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Java Technology Guidance.

David Garratt
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Joined: Aug 08, 2003
Posts: 198

Appologies in advance for possibly posting in the wrong forum, but if you read on you may understand why !

I have for the last 18 months been writing a J2SE (1.5) Java application that runs on a users desktop. It uses Swing & some AWT. I would like to extend the application so that some elements of it can be run from a wireless 802.11b device running Windows (versions vary). I have done some experimentation installing IBM's J9 JVM on a PDA and using RMI to connect to my development machine. I work's, but it was problematic to get the PDA configured with J9 and SWT and ideally I would like a solution that would be very easy to deploy.

So, I think I heading towards a web based application, but I have been totally blown away by the number and diversity of Java based J2EE technoligies out there, servlets, struts, velocity, jsp and so on. Frankly I don't have time to investigate all these possibilities so I am hoping that if I can highlight my requirements someone can prepare a shortlist.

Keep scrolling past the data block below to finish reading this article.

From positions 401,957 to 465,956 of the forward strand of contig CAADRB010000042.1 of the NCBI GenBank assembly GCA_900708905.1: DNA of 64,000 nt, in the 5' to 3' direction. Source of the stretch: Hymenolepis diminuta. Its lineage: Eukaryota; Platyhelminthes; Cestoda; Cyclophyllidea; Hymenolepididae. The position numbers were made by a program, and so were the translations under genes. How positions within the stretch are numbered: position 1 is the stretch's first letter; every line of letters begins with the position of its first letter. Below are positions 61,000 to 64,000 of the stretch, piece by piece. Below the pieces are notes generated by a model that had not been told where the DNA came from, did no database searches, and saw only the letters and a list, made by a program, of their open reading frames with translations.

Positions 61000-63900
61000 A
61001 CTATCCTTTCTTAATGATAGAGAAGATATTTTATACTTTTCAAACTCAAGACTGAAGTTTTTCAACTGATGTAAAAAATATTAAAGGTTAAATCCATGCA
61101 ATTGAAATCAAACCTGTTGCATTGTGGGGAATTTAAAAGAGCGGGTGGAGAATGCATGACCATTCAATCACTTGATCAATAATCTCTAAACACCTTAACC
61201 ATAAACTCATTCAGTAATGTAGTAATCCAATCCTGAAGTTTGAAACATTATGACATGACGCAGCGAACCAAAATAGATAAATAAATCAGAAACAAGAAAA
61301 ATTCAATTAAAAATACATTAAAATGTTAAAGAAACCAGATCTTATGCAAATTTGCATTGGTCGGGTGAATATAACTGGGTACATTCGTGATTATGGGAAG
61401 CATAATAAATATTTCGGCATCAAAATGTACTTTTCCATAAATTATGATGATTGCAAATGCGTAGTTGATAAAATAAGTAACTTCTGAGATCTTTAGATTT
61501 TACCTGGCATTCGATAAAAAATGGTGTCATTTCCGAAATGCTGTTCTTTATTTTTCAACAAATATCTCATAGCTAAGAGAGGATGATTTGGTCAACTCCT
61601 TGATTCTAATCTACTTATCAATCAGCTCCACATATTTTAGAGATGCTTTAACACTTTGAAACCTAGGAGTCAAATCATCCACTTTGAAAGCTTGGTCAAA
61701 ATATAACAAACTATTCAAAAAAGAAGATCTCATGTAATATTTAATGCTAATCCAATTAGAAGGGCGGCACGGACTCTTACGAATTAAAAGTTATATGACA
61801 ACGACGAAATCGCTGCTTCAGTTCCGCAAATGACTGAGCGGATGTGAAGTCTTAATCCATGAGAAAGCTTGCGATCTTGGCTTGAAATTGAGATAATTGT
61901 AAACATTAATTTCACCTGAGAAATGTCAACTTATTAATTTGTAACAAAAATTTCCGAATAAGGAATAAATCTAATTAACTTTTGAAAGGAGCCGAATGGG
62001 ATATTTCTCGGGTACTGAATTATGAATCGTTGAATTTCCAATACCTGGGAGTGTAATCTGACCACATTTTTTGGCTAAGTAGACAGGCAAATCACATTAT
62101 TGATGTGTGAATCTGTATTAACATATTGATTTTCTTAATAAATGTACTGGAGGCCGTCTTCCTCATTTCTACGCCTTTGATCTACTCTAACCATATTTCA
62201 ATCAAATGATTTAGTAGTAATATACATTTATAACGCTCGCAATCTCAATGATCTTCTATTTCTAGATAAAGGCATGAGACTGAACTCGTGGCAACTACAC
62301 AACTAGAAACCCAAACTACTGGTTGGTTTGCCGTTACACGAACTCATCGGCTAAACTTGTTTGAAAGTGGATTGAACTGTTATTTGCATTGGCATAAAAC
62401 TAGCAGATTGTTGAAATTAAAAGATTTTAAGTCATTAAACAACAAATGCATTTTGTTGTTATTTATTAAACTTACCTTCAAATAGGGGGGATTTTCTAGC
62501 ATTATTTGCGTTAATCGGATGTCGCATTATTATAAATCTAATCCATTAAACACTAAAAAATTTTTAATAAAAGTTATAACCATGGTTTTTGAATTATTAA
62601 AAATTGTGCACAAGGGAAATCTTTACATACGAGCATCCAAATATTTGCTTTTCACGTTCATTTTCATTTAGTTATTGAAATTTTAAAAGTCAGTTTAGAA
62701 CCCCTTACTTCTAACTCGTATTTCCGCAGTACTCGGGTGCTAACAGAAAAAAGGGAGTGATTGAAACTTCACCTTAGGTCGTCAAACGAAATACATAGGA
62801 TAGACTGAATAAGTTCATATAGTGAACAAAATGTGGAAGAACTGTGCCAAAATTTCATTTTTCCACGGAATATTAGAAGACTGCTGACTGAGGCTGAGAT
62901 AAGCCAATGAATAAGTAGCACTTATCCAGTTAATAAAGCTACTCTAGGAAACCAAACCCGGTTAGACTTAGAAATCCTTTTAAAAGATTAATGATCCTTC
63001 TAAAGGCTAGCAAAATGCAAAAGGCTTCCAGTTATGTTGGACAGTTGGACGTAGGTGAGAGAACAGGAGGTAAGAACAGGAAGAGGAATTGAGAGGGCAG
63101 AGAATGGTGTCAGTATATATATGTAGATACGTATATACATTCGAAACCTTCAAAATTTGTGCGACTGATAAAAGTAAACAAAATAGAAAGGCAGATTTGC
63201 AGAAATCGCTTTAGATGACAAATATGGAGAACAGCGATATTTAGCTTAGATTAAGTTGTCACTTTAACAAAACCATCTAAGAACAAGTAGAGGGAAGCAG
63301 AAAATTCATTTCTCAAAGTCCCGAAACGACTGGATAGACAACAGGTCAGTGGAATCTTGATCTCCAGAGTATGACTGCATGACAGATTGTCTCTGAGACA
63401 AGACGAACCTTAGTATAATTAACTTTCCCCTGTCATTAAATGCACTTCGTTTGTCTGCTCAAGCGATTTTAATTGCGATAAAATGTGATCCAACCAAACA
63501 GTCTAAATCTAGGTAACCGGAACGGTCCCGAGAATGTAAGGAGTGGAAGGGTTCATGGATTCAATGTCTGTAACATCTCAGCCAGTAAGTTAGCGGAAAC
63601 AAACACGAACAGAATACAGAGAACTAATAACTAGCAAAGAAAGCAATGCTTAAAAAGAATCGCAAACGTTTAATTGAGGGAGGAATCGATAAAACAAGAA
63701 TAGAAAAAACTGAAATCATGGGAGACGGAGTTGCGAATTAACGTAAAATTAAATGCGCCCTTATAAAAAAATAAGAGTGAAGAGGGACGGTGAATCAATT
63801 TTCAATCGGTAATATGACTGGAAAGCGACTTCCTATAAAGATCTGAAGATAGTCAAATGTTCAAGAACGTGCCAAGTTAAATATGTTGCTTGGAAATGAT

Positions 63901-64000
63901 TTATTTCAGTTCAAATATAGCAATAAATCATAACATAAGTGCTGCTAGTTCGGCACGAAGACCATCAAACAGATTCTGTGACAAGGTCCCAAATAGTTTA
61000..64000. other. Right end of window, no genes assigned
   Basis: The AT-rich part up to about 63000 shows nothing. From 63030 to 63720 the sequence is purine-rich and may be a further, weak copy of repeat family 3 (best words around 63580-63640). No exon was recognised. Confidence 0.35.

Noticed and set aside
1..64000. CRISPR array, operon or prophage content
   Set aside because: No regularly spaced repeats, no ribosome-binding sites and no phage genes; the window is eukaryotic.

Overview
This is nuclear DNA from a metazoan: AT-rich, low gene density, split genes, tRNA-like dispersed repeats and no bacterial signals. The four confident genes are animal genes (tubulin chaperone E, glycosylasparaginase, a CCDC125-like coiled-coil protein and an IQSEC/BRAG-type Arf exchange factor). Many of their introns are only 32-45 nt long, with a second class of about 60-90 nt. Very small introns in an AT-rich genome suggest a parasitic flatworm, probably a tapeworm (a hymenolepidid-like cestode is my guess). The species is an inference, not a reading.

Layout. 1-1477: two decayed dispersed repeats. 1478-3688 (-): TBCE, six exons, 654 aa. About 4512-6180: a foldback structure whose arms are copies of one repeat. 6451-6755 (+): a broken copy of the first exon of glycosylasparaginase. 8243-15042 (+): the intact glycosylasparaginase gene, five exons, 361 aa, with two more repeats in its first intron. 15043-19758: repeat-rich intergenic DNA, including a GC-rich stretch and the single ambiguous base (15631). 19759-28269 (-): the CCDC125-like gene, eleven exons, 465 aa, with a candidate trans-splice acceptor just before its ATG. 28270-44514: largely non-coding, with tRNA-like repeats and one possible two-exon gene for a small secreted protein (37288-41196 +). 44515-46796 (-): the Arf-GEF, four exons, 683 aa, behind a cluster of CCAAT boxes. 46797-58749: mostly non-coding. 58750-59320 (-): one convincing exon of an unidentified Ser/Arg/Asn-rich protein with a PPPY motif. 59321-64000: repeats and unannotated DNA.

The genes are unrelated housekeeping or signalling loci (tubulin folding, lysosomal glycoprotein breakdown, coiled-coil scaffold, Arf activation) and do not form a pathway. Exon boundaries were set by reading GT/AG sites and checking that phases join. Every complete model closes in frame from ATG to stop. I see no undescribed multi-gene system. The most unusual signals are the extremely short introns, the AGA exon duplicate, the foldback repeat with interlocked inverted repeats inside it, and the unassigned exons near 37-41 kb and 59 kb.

1) Assume PDA has only basic IE funtionality (no JavaScript or applet support). So I guess I'm eliminating Ajax and the like in favour of a total server side solution.

2) I would like to utilise my existing business logic Java class library (.jar) which I've created for the desktop element of the application in the server side logic. I don't mind having to create some form of wrapper's around calls to my existing code, but I don't want two separate versions to maintain.

3) I would like to adopt a technology which is well known, well supported and has a good future (shelf life). I have a habit of learning stuff just as something better replaces it.

4) I would like to be able to develop and deploy using the latest Tomcat server software on my laptop.

5) The application would require user sessions to be persistent (sorry of this is the wrong terminology), so for example they can logon and have their username and password validated by using my existing class library, but have an instance of that class held in server memory so that when they perform a transaction I can use this information to check permissions etc.

I don't mind learning something new, but I would like to have some assistance picking the correct technology in advance.